From the moment Vivacqua found himself disconnected of the traditional way of composing music he started understanding sound as space: “for me sound became an ambience where people can transit, stay for the time they want, a place in which sound can be transformed in a kind of ambient art”. So he started to create sound installations, objects, sound sculptures and sound interventions exploring the spaces sound can generate, imaginary places that one could cross over, as if they were physically crossing a music through their own personal path.
His first installation is quite recent - from 2002. The piece, called Sound Field, was installed in an open air Sculpture Park in Hudson, NY and it was made of small speakers located on the top of transparent cylinders and installed along a grass field. Each one of these 60 speakers produced different abstract sounds that recalled nature sounds - like crickets - and since the cylinders were digged in the soil, the impression was that the sounds were coming out directly from the earth itself. Being the speakers small, it was only possible to hear the sounds properly by physically approaching them - and this made what Vivacqua wanted possible: “to create a relation between the sounds and the movement in space, every interlocutor in the installation would create its own movement, narrative and experience in this sound field, because it was open and didn’t imposed a beginning nor an end”.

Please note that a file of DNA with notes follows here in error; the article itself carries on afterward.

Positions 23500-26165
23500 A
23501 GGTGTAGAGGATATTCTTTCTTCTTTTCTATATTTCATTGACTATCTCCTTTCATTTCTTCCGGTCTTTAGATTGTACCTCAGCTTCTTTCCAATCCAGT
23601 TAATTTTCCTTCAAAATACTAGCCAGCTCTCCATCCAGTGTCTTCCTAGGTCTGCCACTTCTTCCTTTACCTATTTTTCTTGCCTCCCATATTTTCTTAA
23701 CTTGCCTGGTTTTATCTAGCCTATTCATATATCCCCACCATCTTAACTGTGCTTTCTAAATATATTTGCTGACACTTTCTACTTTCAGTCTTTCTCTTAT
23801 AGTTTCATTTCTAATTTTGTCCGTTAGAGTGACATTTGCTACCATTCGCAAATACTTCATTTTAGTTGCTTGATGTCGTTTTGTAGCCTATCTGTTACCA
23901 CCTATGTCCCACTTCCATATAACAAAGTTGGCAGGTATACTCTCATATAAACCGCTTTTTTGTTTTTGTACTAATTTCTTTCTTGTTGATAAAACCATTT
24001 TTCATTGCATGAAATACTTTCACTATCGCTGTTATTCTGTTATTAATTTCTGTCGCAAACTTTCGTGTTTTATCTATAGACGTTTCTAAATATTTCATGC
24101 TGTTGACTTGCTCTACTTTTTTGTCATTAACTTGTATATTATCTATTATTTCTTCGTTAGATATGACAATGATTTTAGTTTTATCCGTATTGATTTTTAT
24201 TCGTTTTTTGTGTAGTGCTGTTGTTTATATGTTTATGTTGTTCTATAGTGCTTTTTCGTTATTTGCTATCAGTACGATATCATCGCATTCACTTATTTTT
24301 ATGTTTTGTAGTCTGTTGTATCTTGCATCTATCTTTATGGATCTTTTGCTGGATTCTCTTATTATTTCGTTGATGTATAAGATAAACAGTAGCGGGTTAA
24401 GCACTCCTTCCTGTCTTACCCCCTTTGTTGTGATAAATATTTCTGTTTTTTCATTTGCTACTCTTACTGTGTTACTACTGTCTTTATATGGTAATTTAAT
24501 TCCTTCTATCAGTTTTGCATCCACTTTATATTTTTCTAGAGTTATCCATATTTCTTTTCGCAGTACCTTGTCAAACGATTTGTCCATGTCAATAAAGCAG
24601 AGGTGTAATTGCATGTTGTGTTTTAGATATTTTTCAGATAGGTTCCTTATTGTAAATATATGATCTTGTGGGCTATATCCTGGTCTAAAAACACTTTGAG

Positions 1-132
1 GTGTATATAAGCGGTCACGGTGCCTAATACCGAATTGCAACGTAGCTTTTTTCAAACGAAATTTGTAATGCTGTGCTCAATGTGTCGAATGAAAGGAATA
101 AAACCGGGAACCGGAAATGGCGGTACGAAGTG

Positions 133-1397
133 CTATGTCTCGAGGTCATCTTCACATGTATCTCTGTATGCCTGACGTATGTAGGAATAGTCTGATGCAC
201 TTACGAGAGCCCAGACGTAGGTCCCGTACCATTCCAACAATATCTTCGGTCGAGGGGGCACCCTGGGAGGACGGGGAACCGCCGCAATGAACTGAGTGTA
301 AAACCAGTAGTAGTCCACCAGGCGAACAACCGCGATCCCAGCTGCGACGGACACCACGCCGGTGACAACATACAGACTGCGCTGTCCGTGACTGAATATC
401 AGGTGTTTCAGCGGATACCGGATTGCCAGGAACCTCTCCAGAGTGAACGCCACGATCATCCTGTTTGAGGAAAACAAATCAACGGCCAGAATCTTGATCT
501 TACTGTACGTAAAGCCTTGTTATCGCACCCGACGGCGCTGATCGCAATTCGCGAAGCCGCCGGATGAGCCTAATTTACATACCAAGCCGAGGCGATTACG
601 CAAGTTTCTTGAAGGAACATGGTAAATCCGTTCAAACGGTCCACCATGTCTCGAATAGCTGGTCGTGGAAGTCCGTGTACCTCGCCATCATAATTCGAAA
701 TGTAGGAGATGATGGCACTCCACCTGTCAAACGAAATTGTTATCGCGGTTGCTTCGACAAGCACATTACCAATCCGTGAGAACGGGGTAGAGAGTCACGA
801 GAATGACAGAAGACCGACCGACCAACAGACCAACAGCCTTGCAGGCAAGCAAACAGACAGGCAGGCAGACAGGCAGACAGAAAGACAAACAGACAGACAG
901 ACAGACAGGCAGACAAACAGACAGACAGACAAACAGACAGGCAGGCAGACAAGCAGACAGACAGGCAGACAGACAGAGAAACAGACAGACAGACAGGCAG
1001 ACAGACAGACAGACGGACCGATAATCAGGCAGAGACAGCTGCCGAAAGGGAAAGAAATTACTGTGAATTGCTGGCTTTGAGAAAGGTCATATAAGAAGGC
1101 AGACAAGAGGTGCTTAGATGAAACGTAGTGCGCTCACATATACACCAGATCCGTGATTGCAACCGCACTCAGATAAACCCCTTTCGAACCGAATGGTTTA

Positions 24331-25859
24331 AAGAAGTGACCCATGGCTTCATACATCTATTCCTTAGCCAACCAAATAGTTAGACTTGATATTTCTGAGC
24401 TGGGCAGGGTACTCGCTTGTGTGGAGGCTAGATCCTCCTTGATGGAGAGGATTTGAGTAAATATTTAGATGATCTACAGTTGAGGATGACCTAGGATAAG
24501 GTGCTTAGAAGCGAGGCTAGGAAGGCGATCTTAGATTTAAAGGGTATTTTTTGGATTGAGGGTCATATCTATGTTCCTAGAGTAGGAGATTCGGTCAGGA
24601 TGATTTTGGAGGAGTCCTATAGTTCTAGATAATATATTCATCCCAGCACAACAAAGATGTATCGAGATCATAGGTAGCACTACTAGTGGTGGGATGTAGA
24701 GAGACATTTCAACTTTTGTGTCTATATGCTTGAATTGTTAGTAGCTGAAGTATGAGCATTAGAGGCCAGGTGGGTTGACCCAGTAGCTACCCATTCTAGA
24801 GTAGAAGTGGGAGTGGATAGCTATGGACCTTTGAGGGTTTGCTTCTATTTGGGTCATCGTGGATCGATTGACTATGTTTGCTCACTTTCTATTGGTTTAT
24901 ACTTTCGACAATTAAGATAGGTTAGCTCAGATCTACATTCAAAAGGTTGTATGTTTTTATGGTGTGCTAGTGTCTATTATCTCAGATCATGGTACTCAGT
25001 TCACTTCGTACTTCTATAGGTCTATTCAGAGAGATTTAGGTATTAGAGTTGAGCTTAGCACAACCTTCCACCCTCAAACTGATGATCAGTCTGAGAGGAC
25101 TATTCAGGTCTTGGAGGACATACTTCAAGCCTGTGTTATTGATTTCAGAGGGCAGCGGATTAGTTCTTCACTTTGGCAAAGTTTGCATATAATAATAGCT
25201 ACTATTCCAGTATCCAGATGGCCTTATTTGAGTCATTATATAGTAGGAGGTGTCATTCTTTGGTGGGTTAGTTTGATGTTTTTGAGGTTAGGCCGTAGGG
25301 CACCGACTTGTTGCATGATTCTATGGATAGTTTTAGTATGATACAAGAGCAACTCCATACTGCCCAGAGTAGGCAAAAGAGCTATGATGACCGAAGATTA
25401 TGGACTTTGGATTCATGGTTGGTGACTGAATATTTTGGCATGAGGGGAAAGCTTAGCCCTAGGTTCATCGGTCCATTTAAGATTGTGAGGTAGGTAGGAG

After the creation of this first piece, Vivacqua expanded his interests within the sound and visual field and produced other artworks exploring musical language and the visuality of instruments and gadgets in more sculptural works. This was clear in Triple Ohm, created for the 30th Bienal de Sao Paulo (2012), in which large dimension stainless steel cylinders made with speakers at their extremities facing inside, made metal sounds that reminded the ohm sound. The sculptural work, that also had metal plates with speakers on the wall, mixed heavy industrial elements with the universal meditation sound, being what Vivacqua calls of “industrial mantra - these two separates worlds encounter each other in this mixed visual and sound ambient”.